Before it detailed the 1,075-hp Quant F supercar, Nanoflowcell mentioned that it would have another surprise highlight at the Geneva Motor Show. Turns out, the surprise is an entirely new concept car that it calls the Quantino. Unlike the Quant, which focuses on out-and-out performance, the small Quantino hatchback puts Nanoflowcell's flow battery to use in daily commuting-type efficiency. The company believes that the car can travel up to 620 miles (1,000 km) on a single fill-up of ionic fluids.

With a bit of hindsight, we see that Nanoflowcell founder Nunzio La Vecchia dropped some subtle foreshadowing in last week's Quant F press release.

"Please consider that we are driving a 5.25-m long sports sedan in all-electric mode over a range of 800 km," he stressed. "This is not a small car, but a large sedan for four people. A sports sedan."

In other words, just imagine what our flow cell technology could do inside a small car with a powertrain more modest than a 1,075-hp, four-motor drive. What it can do is quite impressive ... on paper.

"With the Quantino, we present the smaller brother of the Quant E and the Quant F in Geneva," La Vecchia says. "An innovative electric vehicle with mass appeal. Sporty, dynamic, and above all with a low-voltage drive system. With a rated voltage of only 48 V we achieve four times 25 kW, corresponding to around 136 hp, through a combination of Nanoflowcell, buffer system and electric motors. This set-up provides us with a top speed of over 200 kilometers an hour (124 mph) in all-electric mode and a range of over 1,000 kilometers, without any harmful emissions."

The Quantino's much, much smaller powertrain allows it to achieve that kind of claimed range with a smaller pair of 175-liter (46-US gal) tanks for its positive and negative ionic fluids (the Quant F uses 250-liter tanks). The new car's smaller size also helps in optimizing efficiency – the 2+2 hatch stretches a total of 154 in (3.91 m) in length. The 48-volt drive system, much lower than the voltages involved with the Quant, battery electric cars and fuel cell vehicles, is another integral piece of the puzzle, as Nanoflowcell explains.

"To our knowledge, a low-voltage drive system has never been deployed before in a larger passenger car, such as is now being demonstrated on board of the Quantino," states La Vecchia. "The required drive output always restricted the spectrum of useful applications for a low-voltage system. This is all changing now with the Nanoflowcell. Very high currents are required for the levels of drive output typically needed by vehicles. This necessitates exceptionally large cable cross-sections and increased transmission losses with high-voltage systems. With the Nanoflowcell we have been able to solve this problem. Here we generate very high currents at a very low rated voltage which are perfect for the purposes of the low-voltage system."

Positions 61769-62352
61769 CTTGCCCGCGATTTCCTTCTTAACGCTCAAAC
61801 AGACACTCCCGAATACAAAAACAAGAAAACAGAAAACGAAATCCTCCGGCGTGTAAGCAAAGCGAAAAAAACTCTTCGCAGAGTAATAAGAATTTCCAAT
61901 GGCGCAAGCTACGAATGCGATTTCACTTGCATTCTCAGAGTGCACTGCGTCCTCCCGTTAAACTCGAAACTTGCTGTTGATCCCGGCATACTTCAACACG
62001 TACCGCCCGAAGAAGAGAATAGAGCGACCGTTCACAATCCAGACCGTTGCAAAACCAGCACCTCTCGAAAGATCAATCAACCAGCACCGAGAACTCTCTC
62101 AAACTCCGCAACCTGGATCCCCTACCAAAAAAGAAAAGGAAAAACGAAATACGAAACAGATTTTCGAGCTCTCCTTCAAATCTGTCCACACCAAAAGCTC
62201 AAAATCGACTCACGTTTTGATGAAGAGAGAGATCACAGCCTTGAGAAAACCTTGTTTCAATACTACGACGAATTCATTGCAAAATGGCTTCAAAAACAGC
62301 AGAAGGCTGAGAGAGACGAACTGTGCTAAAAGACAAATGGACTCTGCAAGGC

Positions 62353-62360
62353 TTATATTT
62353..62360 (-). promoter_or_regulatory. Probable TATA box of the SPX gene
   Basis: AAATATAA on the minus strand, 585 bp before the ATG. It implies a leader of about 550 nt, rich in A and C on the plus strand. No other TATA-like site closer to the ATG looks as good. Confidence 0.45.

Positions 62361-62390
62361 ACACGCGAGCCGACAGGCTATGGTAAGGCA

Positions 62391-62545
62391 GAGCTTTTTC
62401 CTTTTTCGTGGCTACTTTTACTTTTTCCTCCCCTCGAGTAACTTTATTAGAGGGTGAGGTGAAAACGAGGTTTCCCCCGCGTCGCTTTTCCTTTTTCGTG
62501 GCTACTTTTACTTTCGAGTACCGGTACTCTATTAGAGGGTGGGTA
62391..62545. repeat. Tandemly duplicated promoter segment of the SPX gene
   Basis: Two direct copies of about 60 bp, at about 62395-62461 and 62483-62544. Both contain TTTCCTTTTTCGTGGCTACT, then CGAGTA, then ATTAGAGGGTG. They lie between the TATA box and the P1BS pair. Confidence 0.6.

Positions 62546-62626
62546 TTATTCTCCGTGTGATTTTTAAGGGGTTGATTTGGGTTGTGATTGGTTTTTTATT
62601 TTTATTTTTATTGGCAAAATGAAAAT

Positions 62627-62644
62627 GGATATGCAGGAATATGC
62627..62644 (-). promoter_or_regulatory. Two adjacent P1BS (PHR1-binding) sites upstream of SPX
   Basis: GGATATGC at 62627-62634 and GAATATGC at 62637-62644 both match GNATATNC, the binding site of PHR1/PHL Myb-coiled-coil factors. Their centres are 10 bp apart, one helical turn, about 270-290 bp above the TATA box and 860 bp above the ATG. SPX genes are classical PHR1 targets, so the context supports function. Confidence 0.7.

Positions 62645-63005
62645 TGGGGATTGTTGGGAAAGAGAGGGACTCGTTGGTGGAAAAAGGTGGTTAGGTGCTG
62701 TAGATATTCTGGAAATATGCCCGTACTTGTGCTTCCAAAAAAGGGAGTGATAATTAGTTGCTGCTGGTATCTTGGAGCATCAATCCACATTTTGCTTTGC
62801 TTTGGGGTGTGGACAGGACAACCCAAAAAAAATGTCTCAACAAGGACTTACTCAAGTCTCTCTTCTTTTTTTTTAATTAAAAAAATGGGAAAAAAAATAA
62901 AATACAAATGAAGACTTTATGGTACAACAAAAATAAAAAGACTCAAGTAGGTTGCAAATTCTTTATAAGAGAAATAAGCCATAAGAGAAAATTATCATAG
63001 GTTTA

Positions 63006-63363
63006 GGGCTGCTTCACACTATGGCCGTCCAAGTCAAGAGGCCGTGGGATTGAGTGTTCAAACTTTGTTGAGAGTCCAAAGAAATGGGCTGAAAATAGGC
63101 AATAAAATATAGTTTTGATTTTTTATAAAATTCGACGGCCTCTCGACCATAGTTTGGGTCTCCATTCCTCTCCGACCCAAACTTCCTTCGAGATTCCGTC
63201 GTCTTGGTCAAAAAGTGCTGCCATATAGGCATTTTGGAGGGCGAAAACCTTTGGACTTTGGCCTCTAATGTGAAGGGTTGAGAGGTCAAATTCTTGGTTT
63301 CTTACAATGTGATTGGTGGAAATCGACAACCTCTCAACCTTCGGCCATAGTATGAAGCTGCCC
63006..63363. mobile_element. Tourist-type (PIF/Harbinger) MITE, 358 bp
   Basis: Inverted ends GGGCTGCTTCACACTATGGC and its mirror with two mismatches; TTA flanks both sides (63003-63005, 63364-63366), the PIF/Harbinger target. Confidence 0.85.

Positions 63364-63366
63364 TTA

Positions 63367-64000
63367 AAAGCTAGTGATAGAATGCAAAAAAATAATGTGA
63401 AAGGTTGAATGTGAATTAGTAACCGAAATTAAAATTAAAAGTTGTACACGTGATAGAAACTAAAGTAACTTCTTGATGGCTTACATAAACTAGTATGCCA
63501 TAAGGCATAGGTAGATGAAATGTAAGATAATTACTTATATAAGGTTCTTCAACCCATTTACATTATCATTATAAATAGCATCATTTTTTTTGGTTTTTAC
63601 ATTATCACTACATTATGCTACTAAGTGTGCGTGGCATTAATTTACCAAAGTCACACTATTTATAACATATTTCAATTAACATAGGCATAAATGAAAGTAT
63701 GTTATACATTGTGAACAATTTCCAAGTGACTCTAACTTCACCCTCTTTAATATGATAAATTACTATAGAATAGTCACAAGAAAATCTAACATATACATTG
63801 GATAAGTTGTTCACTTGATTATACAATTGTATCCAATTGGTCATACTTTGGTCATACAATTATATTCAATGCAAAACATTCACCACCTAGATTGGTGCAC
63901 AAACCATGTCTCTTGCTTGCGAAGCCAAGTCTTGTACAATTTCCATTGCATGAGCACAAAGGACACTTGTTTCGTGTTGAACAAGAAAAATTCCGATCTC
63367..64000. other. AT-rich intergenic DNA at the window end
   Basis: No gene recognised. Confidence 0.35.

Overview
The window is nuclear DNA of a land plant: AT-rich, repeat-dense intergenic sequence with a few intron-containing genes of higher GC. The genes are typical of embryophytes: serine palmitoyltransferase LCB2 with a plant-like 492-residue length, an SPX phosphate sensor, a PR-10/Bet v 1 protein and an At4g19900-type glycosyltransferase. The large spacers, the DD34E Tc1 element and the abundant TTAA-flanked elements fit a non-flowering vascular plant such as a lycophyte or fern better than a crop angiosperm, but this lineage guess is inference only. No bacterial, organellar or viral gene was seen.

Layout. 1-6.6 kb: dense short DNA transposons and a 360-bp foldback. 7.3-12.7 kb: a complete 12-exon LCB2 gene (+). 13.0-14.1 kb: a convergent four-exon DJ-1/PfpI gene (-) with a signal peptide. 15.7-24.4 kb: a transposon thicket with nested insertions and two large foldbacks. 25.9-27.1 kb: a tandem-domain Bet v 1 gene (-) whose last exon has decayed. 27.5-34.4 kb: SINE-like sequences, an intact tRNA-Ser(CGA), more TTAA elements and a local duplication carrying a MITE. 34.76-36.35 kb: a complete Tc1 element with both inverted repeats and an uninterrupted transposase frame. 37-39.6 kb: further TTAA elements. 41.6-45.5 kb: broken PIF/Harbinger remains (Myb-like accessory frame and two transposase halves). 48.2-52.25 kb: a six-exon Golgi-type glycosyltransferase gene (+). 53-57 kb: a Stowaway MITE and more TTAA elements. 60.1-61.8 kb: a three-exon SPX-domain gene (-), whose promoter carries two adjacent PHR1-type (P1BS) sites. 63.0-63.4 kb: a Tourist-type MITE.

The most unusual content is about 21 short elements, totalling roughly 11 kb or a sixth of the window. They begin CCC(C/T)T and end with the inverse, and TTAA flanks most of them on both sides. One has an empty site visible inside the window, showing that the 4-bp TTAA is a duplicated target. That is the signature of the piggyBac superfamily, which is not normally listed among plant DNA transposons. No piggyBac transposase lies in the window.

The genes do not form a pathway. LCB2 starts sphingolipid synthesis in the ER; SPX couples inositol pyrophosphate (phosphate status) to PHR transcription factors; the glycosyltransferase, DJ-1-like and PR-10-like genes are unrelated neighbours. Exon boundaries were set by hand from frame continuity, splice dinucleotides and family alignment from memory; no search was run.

The introduction of yet another concept car with reach-for-the-moon estimates doesn't do much to boost our confidence that Nanoflowcell is ever going to actually market a real car, but the Quantino's design does reinforce the fact that the company has some interesting styling visionaries in its ranks. The car naturally doesn't look as sporty as its big brothers, but it is equally unique, featuring a contrast-black flank split straight through the fenders and a set of oversized 22-in wheels, the same wheels driving the much larger Quant F. It also shares the larger Quant's dropping roofline, though the Quantino's roof ends much more abruptly in a rounded hatch. The black-out A pillars carry over from the Quant, as does the generous use of metallic-look trim.

The front and rear ends of the Quantino are derived from the Quant E and F, and it looks like the small car's face may feature the same type of cavernous intakes. We'll have to wait until we have something more than a cropped teaser and profile shot to see just how much resemblance there is in the face and backside.

Nanoflowcell says that it plans to put a Quantino on the road (for testing purposes) later this year. Whether or not it succeeds, it's good to see the company thinking about a more widespread application for its technology, an application it bills as an affordable electric vehicle "for everyone." We're still not placing any bets on seeing any of these cars on the market in the near future, but we like the progression of its design.

You know it's going to be a good auto show when a startup with big dreams is showing not just one, but two, concept cars. We've booked our airfare and will be heading to the Geneva Motor Show press days to take a look at both Nanoflowcell concepts and the slew of other high-performance, high-tech automobiles set to make their debuts. The show gets underway on March 3.

View gallery - 2 images